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How does Chapter 13 bankruptcy work?

If a Tennessee resident has exhausted all debt relief options but still cannot get out of the debt, filing for bankruptcy is often the most logical scenario. However, some Tennessee residents may hesitate to explore bankruptcy filings because they are unfamiliar with its merits. Chapter 13 bankruptcy is one of those filings and this type of bankruptcy has often taken a backseat to the more well-known Chapter 7 bankruptcy. Nevertheless, Chapter 13 can lead to the fresh financial start that some Tennessee residents have been longing for.

According to the National Association of Consumer Bankruptcy Attorneys, over half of the bankruptcy filings in Tennessee in 2012, as well as in Georgia, Alabama, North Carolina, Louisiana and Texas, were Chapter 13. Also known as reorganization bankruptcy, Chapter 13 allows consumers to pay off debts through manageable payments under the close supervision of a court-appointed trustee. The budget plan can last from three to five years, depending on the capacity of the individual to clear their debts. For a Tennessee resident who has children, this can be the bankruptcy of choice in order to avoid disrupting the lives of the children.

Under Chapter 13, a Tennessee resident will be able to keep their property and assets. It gives them a chance to stop foreclosure and catch up on mortgage payments. They can save secured assets, like a house and a car, if they can effectively show that their income can handle the payments. On the other hand, payment of unsecured debts can be left to the discretion of the person in debt or a trustee. However, like any other bankruptcy filing, Chapter 13 does have its challenges. In Chapter 13, it is a challenge to maintain a strict budget for three to five years.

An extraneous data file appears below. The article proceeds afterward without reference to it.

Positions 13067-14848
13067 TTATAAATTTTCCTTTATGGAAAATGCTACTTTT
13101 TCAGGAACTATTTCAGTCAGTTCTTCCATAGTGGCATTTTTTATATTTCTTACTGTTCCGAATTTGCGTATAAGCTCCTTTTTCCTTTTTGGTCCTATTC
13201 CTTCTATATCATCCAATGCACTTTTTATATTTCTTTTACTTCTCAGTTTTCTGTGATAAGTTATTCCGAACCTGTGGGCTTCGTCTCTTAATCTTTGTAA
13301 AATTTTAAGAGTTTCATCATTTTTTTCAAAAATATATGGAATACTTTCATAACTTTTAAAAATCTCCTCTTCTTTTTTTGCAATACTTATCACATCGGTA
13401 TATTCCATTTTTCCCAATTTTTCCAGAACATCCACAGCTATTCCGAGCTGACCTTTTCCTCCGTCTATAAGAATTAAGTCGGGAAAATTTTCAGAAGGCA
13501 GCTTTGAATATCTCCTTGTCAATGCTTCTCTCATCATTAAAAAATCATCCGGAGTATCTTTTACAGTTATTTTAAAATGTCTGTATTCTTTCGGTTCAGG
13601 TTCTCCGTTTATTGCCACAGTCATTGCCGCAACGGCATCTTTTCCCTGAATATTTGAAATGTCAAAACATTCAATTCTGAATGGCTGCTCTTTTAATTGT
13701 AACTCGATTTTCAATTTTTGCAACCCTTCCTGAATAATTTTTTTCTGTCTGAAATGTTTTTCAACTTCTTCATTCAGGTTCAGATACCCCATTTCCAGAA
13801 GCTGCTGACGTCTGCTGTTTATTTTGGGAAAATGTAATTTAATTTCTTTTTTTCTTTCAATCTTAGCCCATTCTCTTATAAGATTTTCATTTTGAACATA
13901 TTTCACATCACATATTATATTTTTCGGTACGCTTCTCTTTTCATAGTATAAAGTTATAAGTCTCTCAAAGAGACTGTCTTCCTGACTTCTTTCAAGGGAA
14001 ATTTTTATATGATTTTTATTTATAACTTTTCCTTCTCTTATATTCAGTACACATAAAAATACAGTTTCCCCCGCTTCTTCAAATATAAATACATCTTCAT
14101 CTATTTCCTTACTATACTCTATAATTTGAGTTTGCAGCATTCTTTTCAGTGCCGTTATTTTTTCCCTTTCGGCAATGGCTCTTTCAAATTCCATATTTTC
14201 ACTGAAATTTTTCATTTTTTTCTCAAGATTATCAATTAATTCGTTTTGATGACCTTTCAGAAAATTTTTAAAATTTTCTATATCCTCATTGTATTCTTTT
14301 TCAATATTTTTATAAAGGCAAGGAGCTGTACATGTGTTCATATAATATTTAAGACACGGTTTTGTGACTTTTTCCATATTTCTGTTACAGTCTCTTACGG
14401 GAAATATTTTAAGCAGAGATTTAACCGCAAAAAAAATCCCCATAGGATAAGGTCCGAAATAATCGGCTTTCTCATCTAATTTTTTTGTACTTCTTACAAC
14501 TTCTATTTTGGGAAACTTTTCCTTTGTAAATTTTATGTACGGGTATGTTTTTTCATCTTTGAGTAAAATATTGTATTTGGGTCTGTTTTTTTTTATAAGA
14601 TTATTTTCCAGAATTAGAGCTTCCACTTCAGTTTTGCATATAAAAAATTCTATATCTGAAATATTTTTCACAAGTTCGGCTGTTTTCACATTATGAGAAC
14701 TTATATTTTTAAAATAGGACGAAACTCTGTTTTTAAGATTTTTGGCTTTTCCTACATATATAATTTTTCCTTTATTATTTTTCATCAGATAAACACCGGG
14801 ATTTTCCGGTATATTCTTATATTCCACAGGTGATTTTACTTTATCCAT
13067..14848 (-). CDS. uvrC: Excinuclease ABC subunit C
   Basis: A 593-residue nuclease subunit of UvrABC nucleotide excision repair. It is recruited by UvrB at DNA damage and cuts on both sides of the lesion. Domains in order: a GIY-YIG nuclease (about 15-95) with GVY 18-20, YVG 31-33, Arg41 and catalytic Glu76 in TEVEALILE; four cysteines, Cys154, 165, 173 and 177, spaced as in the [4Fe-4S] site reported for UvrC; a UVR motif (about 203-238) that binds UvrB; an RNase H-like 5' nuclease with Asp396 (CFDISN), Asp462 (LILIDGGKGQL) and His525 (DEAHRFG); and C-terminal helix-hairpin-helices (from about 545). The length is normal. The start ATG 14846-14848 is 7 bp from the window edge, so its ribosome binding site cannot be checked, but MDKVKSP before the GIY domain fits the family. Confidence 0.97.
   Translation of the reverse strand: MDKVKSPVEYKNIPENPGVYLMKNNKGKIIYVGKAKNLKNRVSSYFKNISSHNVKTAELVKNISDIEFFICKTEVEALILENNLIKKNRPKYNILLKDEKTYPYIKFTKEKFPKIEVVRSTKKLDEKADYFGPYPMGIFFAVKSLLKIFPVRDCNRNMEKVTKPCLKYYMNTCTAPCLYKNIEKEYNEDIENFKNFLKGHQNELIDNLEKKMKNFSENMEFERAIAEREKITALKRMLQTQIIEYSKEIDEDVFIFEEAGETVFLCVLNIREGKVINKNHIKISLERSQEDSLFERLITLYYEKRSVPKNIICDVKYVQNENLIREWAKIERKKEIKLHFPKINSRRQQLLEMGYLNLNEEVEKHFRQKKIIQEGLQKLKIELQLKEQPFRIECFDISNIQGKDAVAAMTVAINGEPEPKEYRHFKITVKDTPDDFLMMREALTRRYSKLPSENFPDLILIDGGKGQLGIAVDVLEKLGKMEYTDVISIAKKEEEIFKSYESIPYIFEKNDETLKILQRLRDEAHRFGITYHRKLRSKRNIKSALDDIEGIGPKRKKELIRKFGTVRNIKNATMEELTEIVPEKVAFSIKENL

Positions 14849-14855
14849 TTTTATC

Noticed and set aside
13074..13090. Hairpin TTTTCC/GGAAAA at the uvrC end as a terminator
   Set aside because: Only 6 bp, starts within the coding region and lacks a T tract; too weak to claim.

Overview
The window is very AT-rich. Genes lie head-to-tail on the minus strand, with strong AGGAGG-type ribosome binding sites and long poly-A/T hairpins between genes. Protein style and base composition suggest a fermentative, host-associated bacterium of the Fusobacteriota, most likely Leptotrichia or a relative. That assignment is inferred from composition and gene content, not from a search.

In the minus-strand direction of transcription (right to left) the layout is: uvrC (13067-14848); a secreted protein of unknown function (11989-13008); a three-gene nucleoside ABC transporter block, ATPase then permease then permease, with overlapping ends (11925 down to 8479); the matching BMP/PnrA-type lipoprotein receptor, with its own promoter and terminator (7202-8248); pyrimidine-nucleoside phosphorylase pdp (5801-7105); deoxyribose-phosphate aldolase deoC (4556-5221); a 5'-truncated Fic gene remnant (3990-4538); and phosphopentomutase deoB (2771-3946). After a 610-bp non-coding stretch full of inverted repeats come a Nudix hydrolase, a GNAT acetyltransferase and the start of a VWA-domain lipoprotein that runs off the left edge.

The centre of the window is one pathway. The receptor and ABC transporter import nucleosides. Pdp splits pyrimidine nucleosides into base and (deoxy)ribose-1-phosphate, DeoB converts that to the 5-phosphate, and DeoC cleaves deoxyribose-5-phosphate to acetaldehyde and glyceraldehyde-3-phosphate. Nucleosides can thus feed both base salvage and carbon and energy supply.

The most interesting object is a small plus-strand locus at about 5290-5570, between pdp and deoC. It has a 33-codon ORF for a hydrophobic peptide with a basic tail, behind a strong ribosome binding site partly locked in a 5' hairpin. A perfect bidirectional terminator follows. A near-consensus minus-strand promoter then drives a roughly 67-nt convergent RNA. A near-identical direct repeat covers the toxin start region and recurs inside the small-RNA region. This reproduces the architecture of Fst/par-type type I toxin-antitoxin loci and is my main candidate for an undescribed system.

However, that is also one of the virtues of a Chapter 13 bankruptcy filing. Tennessee residents can learn financial discipline, which can then help them make better decisions with their money when they get discharged from bankruptcy.

Source: Fox Business, "Chapter 13 Bankruptcy: How it Works," Accessed Oct. 6, 2014

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Kenneth C. Rannick, P.C.
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